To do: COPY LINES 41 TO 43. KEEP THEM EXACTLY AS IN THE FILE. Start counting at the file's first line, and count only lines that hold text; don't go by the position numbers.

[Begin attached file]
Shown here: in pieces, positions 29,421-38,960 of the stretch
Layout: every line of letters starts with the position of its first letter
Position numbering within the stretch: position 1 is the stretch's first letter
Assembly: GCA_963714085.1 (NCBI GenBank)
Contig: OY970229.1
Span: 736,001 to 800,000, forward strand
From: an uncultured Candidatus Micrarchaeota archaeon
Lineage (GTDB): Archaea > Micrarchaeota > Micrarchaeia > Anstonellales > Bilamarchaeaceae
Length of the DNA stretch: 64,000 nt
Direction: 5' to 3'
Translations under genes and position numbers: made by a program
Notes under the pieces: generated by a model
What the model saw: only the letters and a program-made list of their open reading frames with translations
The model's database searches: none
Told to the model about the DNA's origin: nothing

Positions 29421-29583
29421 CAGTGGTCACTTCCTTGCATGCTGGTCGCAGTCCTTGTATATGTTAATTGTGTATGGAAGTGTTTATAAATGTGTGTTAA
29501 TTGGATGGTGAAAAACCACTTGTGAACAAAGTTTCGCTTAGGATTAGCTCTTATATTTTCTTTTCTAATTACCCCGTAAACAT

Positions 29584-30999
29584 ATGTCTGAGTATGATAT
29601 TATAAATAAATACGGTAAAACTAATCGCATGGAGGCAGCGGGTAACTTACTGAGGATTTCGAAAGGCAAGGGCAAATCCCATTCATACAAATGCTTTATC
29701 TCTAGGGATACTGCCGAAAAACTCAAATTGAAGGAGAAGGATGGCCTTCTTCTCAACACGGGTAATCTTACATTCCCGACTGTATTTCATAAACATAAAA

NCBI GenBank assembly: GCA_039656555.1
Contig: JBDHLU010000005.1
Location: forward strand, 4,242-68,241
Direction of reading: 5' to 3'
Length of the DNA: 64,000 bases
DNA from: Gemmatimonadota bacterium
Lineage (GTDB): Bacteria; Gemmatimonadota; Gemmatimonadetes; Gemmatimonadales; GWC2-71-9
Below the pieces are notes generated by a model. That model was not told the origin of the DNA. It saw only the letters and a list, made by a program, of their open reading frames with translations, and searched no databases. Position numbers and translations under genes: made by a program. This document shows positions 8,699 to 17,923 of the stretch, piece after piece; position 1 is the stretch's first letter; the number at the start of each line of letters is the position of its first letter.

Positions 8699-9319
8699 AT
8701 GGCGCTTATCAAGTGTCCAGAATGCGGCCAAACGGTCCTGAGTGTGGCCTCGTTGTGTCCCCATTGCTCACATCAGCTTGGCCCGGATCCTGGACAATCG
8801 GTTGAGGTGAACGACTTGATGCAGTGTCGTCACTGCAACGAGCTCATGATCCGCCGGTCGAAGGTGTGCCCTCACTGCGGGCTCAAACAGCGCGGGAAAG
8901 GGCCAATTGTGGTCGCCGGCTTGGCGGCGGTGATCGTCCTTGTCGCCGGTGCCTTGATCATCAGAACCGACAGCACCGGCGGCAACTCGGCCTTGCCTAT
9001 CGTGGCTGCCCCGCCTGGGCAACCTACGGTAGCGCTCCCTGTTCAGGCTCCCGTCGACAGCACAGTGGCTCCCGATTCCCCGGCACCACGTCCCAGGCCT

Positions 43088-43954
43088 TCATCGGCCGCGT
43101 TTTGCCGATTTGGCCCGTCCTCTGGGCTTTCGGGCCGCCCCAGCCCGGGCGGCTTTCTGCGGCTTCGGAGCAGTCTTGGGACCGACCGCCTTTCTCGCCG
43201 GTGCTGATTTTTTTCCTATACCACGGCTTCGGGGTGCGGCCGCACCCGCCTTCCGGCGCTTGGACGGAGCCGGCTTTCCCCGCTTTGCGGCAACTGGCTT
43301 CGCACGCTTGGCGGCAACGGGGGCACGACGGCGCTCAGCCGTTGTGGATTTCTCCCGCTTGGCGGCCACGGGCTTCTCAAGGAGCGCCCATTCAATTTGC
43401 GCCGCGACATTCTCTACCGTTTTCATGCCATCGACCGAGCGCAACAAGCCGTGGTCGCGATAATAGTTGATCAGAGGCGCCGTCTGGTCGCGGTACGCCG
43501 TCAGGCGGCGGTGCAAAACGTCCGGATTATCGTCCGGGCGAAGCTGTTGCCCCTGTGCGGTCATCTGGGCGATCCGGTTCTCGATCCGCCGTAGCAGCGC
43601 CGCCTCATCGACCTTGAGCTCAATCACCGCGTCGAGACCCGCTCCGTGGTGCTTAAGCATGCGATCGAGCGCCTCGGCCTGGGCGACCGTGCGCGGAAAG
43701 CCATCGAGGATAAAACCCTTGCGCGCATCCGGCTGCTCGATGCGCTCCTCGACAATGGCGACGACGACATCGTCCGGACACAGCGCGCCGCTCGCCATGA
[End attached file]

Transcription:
43301 CGCACGCTTGGCGGCAACGGGGGCACGACGGCGCTCAGCCGTTGTGGATTTCTCCCGCTTGGCGGCCACGGGCTTCTCAAGGAGCGCCCATTCAATTTGC
43401 GCCGCGACATTCTCTACCGTTTTCATGCCATCGACCGAGCGCAACAAGCCGTGGTCGCGATAATAGTTGATCAGAGGCGCCGTCTGGTCGCGGTACGCCG
43501 TCAGGCGGCGGTGCAAAACGTCCGGATTATCGTCCGGGCGAAGCTGTTGCCCCTGTGCGGTCATCTGGGCGATCCGGTTCTCGATCCGCCGTAGCAGCGC